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Most people assume that 60 percent to 90 percent of the group given the clue would solve the puzzle easily. What’s more, in statistical terms, this 5 percent improvement over the subjects of Guilford’s original study is insignificant.

In other words, the difference could easily be due to what statisticians call sampling error.

The correct solution, however, requires you to draw lines that extend beyond the area defined by the dots.

At the first stages, all the participants in Guilford’s original study censored their own thinking by limiting the possible solutions to those within the imaginary square (even those who eventually solved the puzzle).

No one, that is, before two different research teams—Clarke Burnham with Kenneth Davis, and Joseph Alba with Robert Weisberg—ran another experiment using the same puzzle but a different research procedure.

Both teams followed the same protocol of dividing participants into two groups.

For example, there have been some theories such as those of Schopenhauer (see his remarks about Genius) and Freud (see his remarks about Sublimation) that propose creativity is something more like a capacity provided by nature rather than one acquired or learned from the environment.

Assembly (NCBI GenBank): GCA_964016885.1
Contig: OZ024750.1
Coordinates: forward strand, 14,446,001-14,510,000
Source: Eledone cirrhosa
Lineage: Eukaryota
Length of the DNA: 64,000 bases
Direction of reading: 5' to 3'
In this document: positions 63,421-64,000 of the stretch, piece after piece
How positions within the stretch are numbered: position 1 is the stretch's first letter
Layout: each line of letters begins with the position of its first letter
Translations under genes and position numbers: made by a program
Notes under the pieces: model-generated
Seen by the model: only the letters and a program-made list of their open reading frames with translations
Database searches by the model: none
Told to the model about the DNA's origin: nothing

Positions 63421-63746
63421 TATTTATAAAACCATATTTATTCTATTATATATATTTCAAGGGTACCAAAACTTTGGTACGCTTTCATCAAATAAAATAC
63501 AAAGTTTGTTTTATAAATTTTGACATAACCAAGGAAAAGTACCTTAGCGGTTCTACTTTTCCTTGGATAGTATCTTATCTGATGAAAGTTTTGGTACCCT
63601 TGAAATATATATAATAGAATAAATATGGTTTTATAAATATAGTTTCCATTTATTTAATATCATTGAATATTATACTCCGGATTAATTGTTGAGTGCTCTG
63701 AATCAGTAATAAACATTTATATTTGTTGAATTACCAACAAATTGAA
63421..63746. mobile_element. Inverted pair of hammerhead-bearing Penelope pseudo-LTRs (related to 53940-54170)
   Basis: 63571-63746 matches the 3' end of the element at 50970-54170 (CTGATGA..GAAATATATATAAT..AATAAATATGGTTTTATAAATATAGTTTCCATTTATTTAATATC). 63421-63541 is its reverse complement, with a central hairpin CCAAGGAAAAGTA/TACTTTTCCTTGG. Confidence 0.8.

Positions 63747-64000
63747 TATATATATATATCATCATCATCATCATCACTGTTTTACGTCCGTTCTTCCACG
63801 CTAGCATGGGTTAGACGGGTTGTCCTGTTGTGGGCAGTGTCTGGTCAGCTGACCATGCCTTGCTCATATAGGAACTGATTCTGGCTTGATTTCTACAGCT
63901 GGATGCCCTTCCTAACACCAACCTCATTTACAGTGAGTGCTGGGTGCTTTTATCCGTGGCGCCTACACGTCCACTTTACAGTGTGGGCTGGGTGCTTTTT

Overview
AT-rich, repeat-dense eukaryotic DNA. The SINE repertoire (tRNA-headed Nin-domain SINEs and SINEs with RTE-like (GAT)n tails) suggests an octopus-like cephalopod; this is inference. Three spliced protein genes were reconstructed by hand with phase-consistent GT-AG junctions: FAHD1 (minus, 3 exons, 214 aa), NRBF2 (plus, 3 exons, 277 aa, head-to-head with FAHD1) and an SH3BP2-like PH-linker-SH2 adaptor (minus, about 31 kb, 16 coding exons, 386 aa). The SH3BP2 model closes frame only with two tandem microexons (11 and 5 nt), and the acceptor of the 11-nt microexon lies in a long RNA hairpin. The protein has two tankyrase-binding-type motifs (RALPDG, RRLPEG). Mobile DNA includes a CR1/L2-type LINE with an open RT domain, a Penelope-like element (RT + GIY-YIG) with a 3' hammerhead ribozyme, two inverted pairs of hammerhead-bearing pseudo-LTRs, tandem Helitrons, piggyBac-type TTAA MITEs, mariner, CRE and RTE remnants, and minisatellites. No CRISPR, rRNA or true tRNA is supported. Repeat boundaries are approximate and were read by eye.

your conclusion: that the second experiment disproves the theory that thinking outside the box is useful in solving problems, is itself a fallacy.

They are much more common than you probably think.*From Inside the Box: A Proven System of Creativity for Breakthrough Results Copyright 2014 Drew Boyd There are many theories of creativity.

What the latest experiment proves is not that creativity lacks any association to thinking outside-the-box, but that such is not conditioned by acquired knowledge, i.e., environmental concerns.

He challenged research subjects to connect all nine dots using just four straight lines without lifting their pencils from the page.

Today many people are familiar with this puzzle and its solution.

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